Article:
Augusta Commissioner Sammie Sias has drawn opposition from a fellow neighborhood association activist for the District 4 commission seat.
Hephzibah resident Betty C. Reece filed a notice of her intent to accept campaign contributions in a recent filing with the Richmond County Board of Elections.
Reece, who retired from medical imaging, heads the Richmond County Neighborhood Association Alliance and is currently president of the League of Women Voters of the CSRA. She’ll take a leave of absence to run for commission.
“There’s only been three other commissioners in the last 20 years that have been women,” Reece said. “I know I can make a difference. I can be transparent, be honest and make a difference in economic development, especially in south Augusta.”
Since consolidation in 1996, Augusta has had just three female commissioners on the 10-member commission: Barbara Sims, Betty Beard and the current mayor pro tem, Mary Davis.
Sias founded the Sand Ridge Neighborhood Association and is a former president of the Richmond County Neighborhood Association Alliance, which has served as a stepping stone for other Augusta political candidates including the Rev. Melvin Ivey and Rep. Gloria Frazier, D-Hephzibah.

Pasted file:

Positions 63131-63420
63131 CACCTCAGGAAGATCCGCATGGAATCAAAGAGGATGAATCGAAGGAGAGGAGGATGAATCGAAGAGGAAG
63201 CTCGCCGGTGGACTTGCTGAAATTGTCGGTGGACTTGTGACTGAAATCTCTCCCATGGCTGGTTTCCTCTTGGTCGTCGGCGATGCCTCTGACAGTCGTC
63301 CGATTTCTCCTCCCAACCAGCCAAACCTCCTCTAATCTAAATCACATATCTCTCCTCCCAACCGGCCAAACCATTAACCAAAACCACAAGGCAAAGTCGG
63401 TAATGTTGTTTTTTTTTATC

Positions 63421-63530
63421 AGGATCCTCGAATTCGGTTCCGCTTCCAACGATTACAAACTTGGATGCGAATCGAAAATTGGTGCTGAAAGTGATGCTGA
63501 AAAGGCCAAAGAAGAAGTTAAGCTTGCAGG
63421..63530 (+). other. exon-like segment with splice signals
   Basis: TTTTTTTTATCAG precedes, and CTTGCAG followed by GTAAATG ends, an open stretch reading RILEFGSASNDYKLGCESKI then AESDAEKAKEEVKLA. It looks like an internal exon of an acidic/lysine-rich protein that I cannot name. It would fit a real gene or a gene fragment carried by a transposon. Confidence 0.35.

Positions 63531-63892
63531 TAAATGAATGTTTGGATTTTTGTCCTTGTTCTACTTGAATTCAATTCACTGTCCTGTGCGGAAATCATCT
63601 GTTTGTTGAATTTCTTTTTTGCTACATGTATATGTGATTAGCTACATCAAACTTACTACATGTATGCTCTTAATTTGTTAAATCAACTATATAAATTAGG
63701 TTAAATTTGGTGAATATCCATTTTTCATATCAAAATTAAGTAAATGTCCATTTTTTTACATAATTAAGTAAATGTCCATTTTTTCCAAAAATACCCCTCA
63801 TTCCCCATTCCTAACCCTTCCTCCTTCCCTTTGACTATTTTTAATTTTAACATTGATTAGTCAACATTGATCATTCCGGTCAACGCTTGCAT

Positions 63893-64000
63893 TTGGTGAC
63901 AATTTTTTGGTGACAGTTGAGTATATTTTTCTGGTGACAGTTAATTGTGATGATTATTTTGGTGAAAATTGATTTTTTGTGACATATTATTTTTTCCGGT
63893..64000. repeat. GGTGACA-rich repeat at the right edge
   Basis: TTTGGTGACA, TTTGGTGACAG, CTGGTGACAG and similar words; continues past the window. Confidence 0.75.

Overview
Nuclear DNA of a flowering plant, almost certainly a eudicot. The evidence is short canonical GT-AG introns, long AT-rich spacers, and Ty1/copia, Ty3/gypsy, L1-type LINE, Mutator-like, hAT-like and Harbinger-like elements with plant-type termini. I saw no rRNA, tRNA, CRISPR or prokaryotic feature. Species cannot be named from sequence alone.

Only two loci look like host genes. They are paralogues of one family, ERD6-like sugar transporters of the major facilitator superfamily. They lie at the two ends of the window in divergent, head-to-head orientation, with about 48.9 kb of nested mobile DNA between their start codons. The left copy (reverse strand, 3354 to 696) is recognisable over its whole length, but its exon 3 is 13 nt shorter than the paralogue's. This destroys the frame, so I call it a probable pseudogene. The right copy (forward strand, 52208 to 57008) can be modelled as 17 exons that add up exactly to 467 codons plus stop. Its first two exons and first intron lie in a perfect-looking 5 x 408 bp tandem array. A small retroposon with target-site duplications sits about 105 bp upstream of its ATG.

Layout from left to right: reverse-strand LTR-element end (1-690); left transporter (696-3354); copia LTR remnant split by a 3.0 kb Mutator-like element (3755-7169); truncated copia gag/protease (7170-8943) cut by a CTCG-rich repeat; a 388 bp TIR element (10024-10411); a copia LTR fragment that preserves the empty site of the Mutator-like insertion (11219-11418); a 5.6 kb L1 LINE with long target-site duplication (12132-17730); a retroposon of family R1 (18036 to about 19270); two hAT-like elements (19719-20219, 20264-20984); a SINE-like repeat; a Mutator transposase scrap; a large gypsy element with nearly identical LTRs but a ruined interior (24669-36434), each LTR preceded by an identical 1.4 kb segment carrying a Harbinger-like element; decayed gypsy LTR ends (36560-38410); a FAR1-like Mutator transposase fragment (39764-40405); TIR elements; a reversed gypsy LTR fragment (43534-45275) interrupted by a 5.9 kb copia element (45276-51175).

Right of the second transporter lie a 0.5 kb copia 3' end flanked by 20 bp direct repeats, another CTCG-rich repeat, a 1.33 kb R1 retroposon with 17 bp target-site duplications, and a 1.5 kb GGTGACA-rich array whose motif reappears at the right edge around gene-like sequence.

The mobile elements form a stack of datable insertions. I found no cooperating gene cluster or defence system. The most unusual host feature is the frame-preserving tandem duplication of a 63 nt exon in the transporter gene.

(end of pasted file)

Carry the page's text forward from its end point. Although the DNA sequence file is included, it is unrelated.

Sias has occasionally sparred with fellow commissioners and Mayor Hardie Davis but also has forged alliances with other Augusta political leaders, many of whom attend his monthly breakfasts at the Jamestown Community Center in Sand Ridge. He serves as treasurer for State Court Judge Kellie Kenner-McIntyre’s campaign.
“He’s brought a lot of ideas to the table. He’s passionate about the community,” Commissioner Sean Frantom said.
Sias’ activities at the city-owned community center have drawn criticism from fellow commissioners, including Marion Williams, who said he’ll work to help Reece win.
“I’m sure going to help this lady as much as I can,” Williams said.
Former county and Augusta commissioner Moses Todd, who withdrew a bid last year to run for the District 4 seat, said Sias’ promotion of Augusta’s new stormwater fee, and his involvement at the city-owned center, reflect poorly on him.
“As a sitting Augusta commissioner, he runs it like it’s his own political club,” Todd said.
Asked to respond, Sias said Todd could say what he wanted.
“Mr. Todd can say whatever he likes, as is his First Amendment right,” Sias said.
Neither candidate had reported any fundraising in filings due last week. Sias’ last filing was a 2015 affidavit swearing he did not intend to receive or spend more than $2,500 in campaign funds.